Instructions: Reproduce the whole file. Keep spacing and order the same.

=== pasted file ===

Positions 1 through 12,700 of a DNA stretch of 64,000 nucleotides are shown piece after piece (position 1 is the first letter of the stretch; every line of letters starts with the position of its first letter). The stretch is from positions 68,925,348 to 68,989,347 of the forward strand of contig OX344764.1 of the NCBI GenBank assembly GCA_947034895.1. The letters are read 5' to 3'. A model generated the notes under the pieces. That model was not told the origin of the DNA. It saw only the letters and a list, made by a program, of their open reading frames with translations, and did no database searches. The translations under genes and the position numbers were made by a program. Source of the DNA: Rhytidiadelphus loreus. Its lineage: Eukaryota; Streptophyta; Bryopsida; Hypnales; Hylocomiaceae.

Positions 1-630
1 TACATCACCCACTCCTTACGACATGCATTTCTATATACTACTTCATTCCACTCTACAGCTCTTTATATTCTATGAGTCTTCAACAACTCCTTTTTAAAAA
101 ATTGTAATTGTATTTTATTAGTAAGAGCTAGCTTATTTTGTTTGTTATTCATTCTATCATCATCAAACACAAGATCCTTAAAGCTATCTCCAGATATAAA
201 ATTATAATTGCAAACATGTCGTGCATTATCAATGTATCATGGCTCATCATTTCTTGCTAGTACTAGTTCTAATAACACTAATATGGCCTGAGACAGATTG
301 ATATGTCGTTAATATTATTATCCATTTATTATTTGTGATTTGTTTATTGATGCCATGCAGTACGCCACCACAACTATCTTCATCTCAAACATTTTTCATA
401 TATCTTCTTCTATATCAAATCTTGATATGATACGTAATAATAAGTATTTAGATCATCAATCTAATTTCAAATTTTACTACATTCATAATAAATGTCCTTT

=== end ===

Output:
Positions 1 through 12,700 of a DNA stretch of 64,000 nucleotides are shown piece after piece (position 1 is the first letter of the stretch; every line of letters starts with the position of its first letter). The stretch is from positions 68,925,348 to 68,989,347 of the forward strand of contig OX344764.1 of the NCBI GenBank assembly GCA_947034895.1. The letters are read 5' to 3'. A model generated the notes under the pieces. That model was not told the origin of the DNA. It saw only the letters and a list, made by a program, of their open reading frames with translations, and did no database searches. The translations under genes and the position numbers were made by a program. Source of the DNA: Rhytidiadelphus loreus. Its lineage: Eukaryota; Streptophyta; Bryopsida; Hypnales; Hylocomiaceae.

Positions 1-630
1 TACATCACCCACTCCTTACGACATGCATTTCTATATACTACTTCATTCCACTCTACAGCTCTTTATATTCTATGAGTCTTCAACAACTCCTTTTTAAAAA
101 ATTGTAATTGTATTTTATTAGTAAGAGCTAGCTTATTTTGTTTGTTATTCATTCTATCATCATCAAACACAAGATCCTTAAAGCTATCTCCAGATATAAA
201 ATTATAATTGCAAACATGTCGTGCATTATCAATGTATCATGGCTCATCATTTCTTGCTAGTACTAGTTCTAATAACACTAATATGGCCTGAGACAGATTG
301 ATATGTCGTTAATATTATTATCCATTTATTATTTGTGATTTGTTTATTGATGCCATGCAGTACGCCACCACAACTATCTTCATCTCAAACATTTTTCATA
401 TATCTTCTTCTATATCAAATCTTGATATGATACGTAATAATAAGTATTTAGATCATCAATCTAATTTCAAATTTTACTACATTCATAATAAATGTCCTTT